Você está na página 1de 6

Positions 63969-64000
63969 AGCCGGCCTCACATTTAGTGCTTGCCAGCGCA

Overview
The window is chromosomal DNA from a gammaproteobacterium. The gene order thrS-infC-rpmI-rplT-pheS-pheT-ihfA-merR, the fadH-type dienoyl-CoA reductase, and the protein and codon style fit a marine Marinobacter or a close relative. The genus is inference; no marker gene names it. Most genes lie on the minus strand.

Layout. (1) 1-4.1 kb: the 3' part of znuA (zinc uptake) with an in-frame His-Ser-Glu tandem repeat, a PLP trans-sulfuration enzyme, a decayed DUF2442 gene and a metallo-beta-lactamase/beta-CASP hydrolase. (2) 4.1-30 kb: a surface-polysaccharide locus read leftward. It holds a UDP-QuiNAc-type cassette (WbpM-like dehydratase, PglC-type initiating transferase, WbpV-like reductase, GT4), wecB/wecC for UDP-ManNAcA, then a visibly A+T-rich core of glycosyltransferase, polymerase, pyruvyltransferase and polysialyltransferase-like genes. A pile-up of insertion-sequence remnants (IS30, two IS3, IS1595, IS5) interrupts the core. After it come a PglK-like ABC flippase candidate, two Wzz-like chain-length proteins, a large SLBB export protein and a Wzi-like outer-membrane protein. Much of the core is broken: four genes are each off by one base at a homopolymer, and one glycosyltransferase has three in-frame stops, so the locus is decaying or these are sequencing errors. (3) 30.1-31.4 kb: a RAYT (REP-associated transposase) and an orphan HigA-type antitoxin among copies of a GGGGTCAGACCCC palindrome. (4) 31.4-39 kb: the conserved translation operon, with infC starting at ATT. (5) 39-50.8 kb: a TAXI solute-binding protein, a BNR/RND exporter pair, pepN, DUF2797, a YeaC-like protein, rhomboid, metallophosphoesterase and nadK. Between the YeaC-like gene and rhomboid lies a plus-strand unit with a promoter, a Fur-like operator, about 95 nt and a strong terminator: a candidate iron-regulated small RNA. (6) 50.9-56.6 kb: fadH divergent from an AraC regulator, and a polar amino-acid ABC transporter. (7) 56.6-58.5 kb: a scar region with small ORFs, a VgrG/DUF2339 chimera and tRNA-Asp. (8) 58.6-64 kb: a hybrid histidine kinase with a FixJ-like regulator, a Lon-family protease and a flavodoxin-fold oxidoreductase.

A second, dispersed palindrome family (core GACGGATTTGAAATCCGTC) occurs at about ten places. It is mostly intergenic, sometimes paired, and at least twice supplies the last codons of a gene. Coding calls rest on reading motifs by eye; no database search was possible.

ile, ec = a STATE OF MINNESOTA ssa OFFICE OF THE ATTORNEY GENERAL BNhaRlson sraee December 21, 2017 'ST.PAUL, MN 55101-2128 TELEPHONE (81) 2525700 Via Email and U.S. Mail Ms. Kimberly Slay Holmes General Counsel to Governor Mark Dayton 130 State Capitol 75 Rev. Dr. Martin Luther King Jr. Blvd. St. Paul, MN 55155 Dear Ms. Holmes: I thank you for your letter dated December 12, 2017. BACKGROUND On December 7, 2017, United States Senator Al Franken announced his intention to resign as a United States Senator. Minnesota Statutes Section 204D.28, subdivision 11 provides that, in the event of a vacancy in the Office of United States Senator for Minnesota, the Governor may appoint a successor to fill the vacancy. On December 13, 2017, Governor Mark Dayton announced that he intended to appoint Lieutenant Governor Tina Smith to fill the vacaney created by Senator Franken’s resignation. The appointment of Lieutenant Governor Smith would create a vacancy in the position of lieutenant governor. Article V, Section 3 of the Minnesota Constitution states that the “last elected presiding officer of the senate shall become lieutenant governor in case a vacancy occurs in that office.” Senator Michelle Fischbach is the President of the Minnesota Senate. Shortly after Governor Dayton announced his intention to appoint Lieutenant Governor Smith to the United States Senate seat, Senator Fischbach stated that she will hold both the position of senator and lieutenant governor. She refers to a recent opinion issued by Senate Counsel, which relies on an 1898 decision of the Minnesota Supreme Court discussed below. On December 13, 2017, Senator Fischbach stated: “I’ve been told by Senate Counsel the Minnesota Constitution allows the Senate President to serve both roles so that’s what I plan to do for the remainder of Gov. Dayton’s term.” In contrast, Governor Dayton argues that Senator Fischbach cannot simultaneously hold both positions. The Governor refers to a provision of the Minnesota Constitution that prohibits one person from holding two offices in different branches of government. At his December 13, 2017 news conference announcing his intention to appoint Lieutenant Governor Smith to the United States Senate seat, Governor Dayton said: “I am told by my in-house legal counsel that the constitution and the state statutes are clear that the . . . president of the senate becomes the licutenant governor and that she cannot hold two offices simultaneously.” 7 (51) 296-10 «Tol Fre Lines (0) 657-5787 (oie (0) 3564812 (TT) + worwagatate mins ‘An Equal Opportunity mplayer Who Values Diversity ste» GPsned on 50 reyled paper (5% post consumes conten) Ms. Kimberly Slay Holmes General Counsel to Governor Mark Dayton December 21, 2017 Page 2 Senate Majority Leader Paul Gazelka states that he requested Governor Dayton to seek a legal opinion from the Attorney General’s Office regarding this matter.’ Article V, Section 3 of the State Constitution provides that the Governor “may require the opinion in writing of the principal officer in each of the executive departments upon any subject” relating to their duties. On behalf of the Governor—and in accordance with the request of the Senate Majority Leader—you ask for a legal opinion from this Office regarding two questions arising out of the Governor’s appointment of the Lieutenant Governor to fill a vacancy in the position of United States Senator from Minnesota. Specifically, you ask whether under the Minnesota Constitution (1) the last elected president of the state senate becomes lieutenant governor as 2 result of a vacancy in the position of lieutenant governor; and (2) if she becomes lieutenant governor, the president of the senate can simultaneously serve as state senator and lieutenant governor. LEGAL ANALYSIS As noted above, Article V, Section 5 of the Minnesota Constitution states that the “last elected presiding officer of the senate shall become lieutenant governor in case a vacancy oceurs in that office.” Accordingly, the answer to your first question is that the president of the senate becomes lieutenant governor if there is a vacancy in that office. As to your second question, in 1898, the Minnesota Supreme Court considered whether an individual may simultaneously serve as a state senator and lieutenant governor. Slate ex rel. Marr v. Stearns, 75 N.W. 210 (Minn, 1898), rev'd on other grounds sub nom. Stearns v. State of Minn,, 179 U.S. 223 (1900). ‘The case involved Governor Knute Nelson who resigned to become a United States Senator. /d. at 211. Pursuant to the provisions of the Minnesota Constitution in effect at that time, Lieutenant Governor David Clough became governor, and the president pro tempore of the senate, Senator Frank Day, became lieutenant governor. Jd. For the remainder of the legislative session, Mr. Day simultaneously served as lieutenant governor and state senator, Jd In 1898, the position of lieutenant governor had no executive branch responsibilities. Id. at 213. Rather, as ex officio president of the senate, the lieutenant governor’s sole constitutional duties were “to preside over the senate” and “to authenticate by his signature the bills passed by the senate.” Jd. at 211, 213. A lawsuit was filed challenging Mr. Day's ability to be a state senator at the same time he ‘was lieutenant governor. The Court concluded that Mr. Day could serve simultaneously in both positions. Jd at 212-14. The Court found no language in the Minnesota Constitution that “imperatively require[d]” Mr. Day to vacate his senate seat. Jd at 213. The Court reasoned that a contrary conclusion “cannot be sustained without disregarding both the letter and spirit of the ' Minnesota Senate Republicans (@mnsre), Twitter (Dec. 14, 2017, 2:27 pm), https//twitter.com/mnsre/status/941434602614415361 (video of Senate Majority Leader Gazelka stating, “I think Senator Fischbach has the right to do both just like it’s been done in the past, but that’s what we're gonna have to wait and see. I did ask the Governor to get an opinion from the Attorney General, he agreed that that’s a good idea. We're waiting for that.”) Ms. Kimberly Slay Holmes General Counsel to Governor Mark Dayton December 21, 2017 Page 3 constitution, when considered as a whole, and without adopting a construction well calculated, when party strife and spirit are intense, to disturb the public peace and order.” Jd. at 212. The Court also determined that the Minnesota Constitution recognized “the fact that a senator may be a lieutenant governor” because the Constitution prohibited the lieutenant governor from acting “as a member of the court” during an impeachment trial against a governor. Id. at 214 (citing Minn, Const. art. XII, § 4). The Court reasoned that only senators can act as members of the court in an impeachment trial, so “[tJhis prohibition would be wholly unnecessary, except upon the assumption that a senator did not vacate his office on becoming lieutenant governor.” /d_ The provision referred to by the Court was removed from the State Constitution in 1974 because it was believed to be “obsolete” and/or “inconsequential.” See Minn. Const. art. VIII (1976); Minnesota Constitutional Study Commission, ‘Final ~—=sReport’ «sat S14, 47, htips://www.leg.state.mn.us/docs/2012/mandated/120607.pdf (last visited December 21, 2017); Statement of Purpose and Effect of Amendment No. 1 - Revise Organization and Language of Constitution, Finance and Commerce, Oct. 18, 1974 at 5 (same); see also 1974 Minn, Laws ch. 409 at 801 (legislation placing constitutional amendment on ballot). You note that Article IV, Section 5 of the Minnesota Constitution states that “[nJo senator or representative shall hold any other office under the authority of the United States or the state of Minnesota, except that of postmaster or of notary public.” ‘This or a similar provision has been in the State Constitution since its ratification by Congress in 1858.” The 1898 opinion of the Supreme Court concluded that this provision was not violated by the state senator who simultaneously served as lieutenant governor. In so doing, the Court reasoned in part as follows: It is obvious that this section of the constitution does not, explicitly or otherwise, make the offices of lieutenant governor and senator incompatible, or a senator ineligible to the office of lieutenant governor during the term for which he was elected; for it is otherwise expressly provided by the constitution, —that a senator who is president pro tempore shall become lieutenant governor in case of a vacancy. Indeed, this particular section has but little relevancy to the question under consideration, except to emphasize the necessity of construing the several provisions of the constitution as a harmonious whole, and not each section by itself. Marr, 75 NW. at 214, In 1858, as well as at the time of the Marr decision, the Constitution stated in relevant part No senator or representative shall, during the time for which he is elected, hold any office under the authority of the United States, or the state of Minnesota, except that of postmaster Minn, Const. art. IV, § 9 (1858); Marr, 75 N.W. at 211, 214. Ms. Kimberly Slay Holmes General Counsel to Governor Mark Dayton December 21, 2017 Page 4 A related and longstanding common law doctrine in Minnesota prohibits a public official from holding two offices that are factually “incompatible” with each other. See, e.g., Kenney v. Goergen, 31 N.W. 210, 211 (Minn, 1886). Public offices are incompatible under the common law ‘when their functions are inconsistent, their performance resulting in antagonism and conflict of duty, so that the incumbent of one cannot discharge with fidelity or propriety the duties of both.” State ex rel. Klitzke v. Indep. Consol. Sch. Dist. No. 68, 61 N.W.2d 410, 419 (Minn, 1953). In Marr, the Supreme Court reasoned that its opinion (that the state senator could simultaneously serve as lieutenant governor) was “further supported by the character of the duties of lieutenant governor and the president pro tempore,” which at that time were “identical.” Marr, 75 N.W. at 213. As noted above, the lieutenant governor's sole constitutional duties in the 1890s were to preside over the senate and to authenticate the bills passed by the senate. /d, The Court stated that the lieutenant governor’s classification as an executive branch official “is simply one of convenience” as “he is not authorized to exercise a single power or perform a single duty. . . properly belonging to the executive department.” Id. (emphasis added). The duties of the lieutenant governor have changed since 1898. In 1972, the State Constitution was amended to provide that the lieutenant governor is no longer the ex officio president of the senate, See Minn. Const. art. V, § 6 (1973); see also 1971 Minn. Laws ch. 958, § 2, at 2034 (legislation placing constitutional amendment on ballot). An Executive Branch Committee Report in November, 1972 stated that if the constitutional amendment was adopted (which it was), “the lieutenant governor would become a purely executive officer without legislative functions.” Minnesota Constitutional Study Commission, Executive Branch Committee Report at 3, hitps://www.leg.state.mn.us/docs/2012/mandated/120607.pdf (last visited Dec. 21, 2017). The Report further stated that “[tJhe lieutenant governor would then be in a position to be a full-time member of the executive branch of state government” and “the duties of the office could be substantially increased by the legislature or by the governor through executive order.” Id. at 5, Itis no longer the case today, as the Supreme Court found it was in 1898, that the lieutenant governor performs no duties “belonging to the executive department.” Although the lieutenant governor still calls the senate to order at the beginning of each session, Minn. Stat. § 3.05, the senate now elects its own presiding officer. Minn. Const. art. IV, § 15. In 1973, the lieutenant governor was designated as a member of the Executive Council,’ 1973 Minn, Laws ch, 394, § 1, at 858 (codified as Minn. Stat. § 9.011), and in 1974 was made the chair of the Capital Area Architectural and Planning Board, 1974 Minn, Laws ch. 580, § 4, at 1442 (codified as Minn. Stat. § 15B.03). In addition, a law enacted by the Legislature in 197] states that “(t]he governor may delegate to the licutenant governor such powers, duties, responsibilities and functions as are prescribed by law to be performed by the governor” as long as they are not specifically imposed upon the govemor by the Constitution. 1971 Minn, Laws ch. 949, § 1, at 1981 (codified as Minn. Stat. § 4.04, subd. 2), The other members of the Executive Couneil are public officials in the executive branch of government: the Governor, Attomey General, Secretary of State, and State Auditor. Minn. Stat. § 9.011, subd. 1 Ms. Kimberly Slay Holmes General Counsel to Governor Mark Dayton December 21, 2017 Page 5 ‘Subsequent to these changes in Minnesota law, in 1976 Lieutenant Governor Rudy Perpich filled a vacancy in the office of the governor, and in turn, the then-presiding officer of the senate, Alec Olson, became lieutenant governor. In a memorandum dated December 17, 1976, the Minnesota Attorney General’s Office advised Mr. Olson to resign from the Senate upon taking the oath of office as lieutenant governor, noting that the “rationale of [Marr] is sufficiently weak to raise serious doubis as to whether it would be adopted by the Court ifthe issue were presented to it again.” Jd. at 1 n.1, Mr, Olson then resigned from his position as a state senator upon becoming lieutenant governor. Minnesota Legislative Reference Library, Minnesota Liewenam Governors, 1858-present, hitps://www.leg.state.mn us/Irl/mngov/ltgov (last visited Dec. 21, 2017).4 The current responsibilities of the lieutenant governor are therefore materially different than they were in 1898 and involve powers exercised by the executive branch of government. Unlike in 1898 when Marr was decided, the lieutenant governor is now expressly charged by statute with executive branch functions, including service on the Executive Council, and may be delegated executive branch responsibilities directly by the governor. See supra at 4-5. See also State v. Vietorsen, 627 N.W.2d 655, 662-63 n.2 (Minn, App. 2001) (concluding that “changes in relevant statutes” warranted a different conclusion from the one rendered in the court’s prior precedent). Under the current constitutional and statutory framework, potential conflicts exist if the same individual were to fulfill both executive and legislative responsibilities (e.g., if the lieutenant * Prior to the changes in the duties of the lieutenant governor, some state senators who filled a vacancy in the office of lieutenant governor or took the title “acting lieutenant governor” continued to simultaneously serve as a state senator, at least briefly. For example, President Pro Tempore of the Senate Charles Adams became lieutenant governor in late June or early July 1929, when Lieutenant Governor William Nolan resigned after being elected to the United States House of Representatives, Mr. Adams continued to serve as a state senator, but the senate never met in session during Mr. Adams’s term as lieutenant governor. él; Minnesota Legislative Reference Library, Adams, Charles Edward “Chas, Charlie,” https:/Avww.leg state.mn.us/legdb/fulldetail?iD=10842 (last visited Dee. 21, 2017).. President Pro Tempore of the Senate William Richardson served as “Acting Lieutenant Governor” from late August 1936 to early January 1937, after Governor Floyd B. Olson died, and Lieutenant Governor Hjalmar Petersen became governor. Mr. Richardson was never sworn in as lieutenant governor and voted as a member of the senate throughout an extra session that was convened in December 1936, Minnesota Lieutenant Governors, 1858-present; Sen. Journal, Extra Sessions 1936-1937, December 17-23, 1936, at 4 98, President Pro Tempore of the Senate Archie Miller was sworn in as lieutenant governor on May 6, 1943, after Governor Harold Stassen resigned, and Lieutenant Governor Edward Thye became governor, Mr Miller resigned from the senate four days after being sworn in as lieutenant governor. The senate was not in session during this four-day period. Id; Minnesota Legislative Reference Library, Sessions of the Minnesota State Legislature and the Minnesota Territorial Legislature, 1849-present, https:lAwww.leg.state.mn.us/ir\/history/sessions (last visited Dec. 21, 2017), Ms, Kimberly Slay Holmes General Counsel to Governor Mark Dayton December 21, 2017 Page 6 governor in a legislative capacity considers whether to vote in favor of legislation proposed by the governor or whether to override the governor’s veto of legislation).* The simultaneous discharge of executive and legislative branch functions implicates the incompatibility doctrine, as well as principles of separation of powers. Any dispute regarding the lieutenant governor exercising these dual functions under current law can ultimately only be resolved by judicial decision. Having said that, for the reasons discussed above, a strong argument can be made that the 1898 decision of the Minnesota Supreme Court in Marr does not control the ‘outcome of this dispute in light of the subsequent changes to the duties of the lieutenant governor.® Very truly yours, (be -2. Flot ALAN I. GILBERT Solicitor General (651) 757-1450 (Voice) (651) 282-5832 (Fax) ce: The Honorable Paul Gazelka, Senate Majority Leader, via Email and U.S. Mail ‘The Honorable Michelle Fischbach, President of the Senate, via Email and U.S. Mail ‘The Honorable Thomas Bakk, Senate Minority Leader, via Email and U.S. Mail 5 | also note that the vacancy in the office of lieutenant governor in this particular situation is not “temporary.” See Marr, 75 N.W. at 214 (recognizing that vacancy in the office of lieutenant governor could be “temporary”). It is publically reported that Governor Dayton expects to appoint Lieutenant Governor ‘Smith to the United States Senate in early January 2018, at which time the vacaney in the office of lieutenant governor would occur. Thus, the remaining term of the lieutenant governor’s position will be for a time period of approximately one year during which the entirety of the 2018 legislative session will take place. Sen. Journal, May 22, 2017, at 6101; House Journal, May 22, 2017, at 7022 (providing that 2018 legislative session commences on February 20, 2018). ® A similar conclusion was reached in an opinion that Senate Counse! provided to the then-President of the Senate Alec Olson in November 1976, Senate Counsel recognized that subsequent to the Supreme Court's 1898 decision, changes had been made to the lieutenant governor's duties. He therefore concluded that “[i}n view of this change in the character of the lieutenant governor's duties, the Minnesota Supreme Court, if again faced with the question, would have some justification for ruling that the presiding officer of the Senate can no longer retain his Senate seat upon the occurrence of a vacancy in the office of lieutenant governor.” Jd. at 4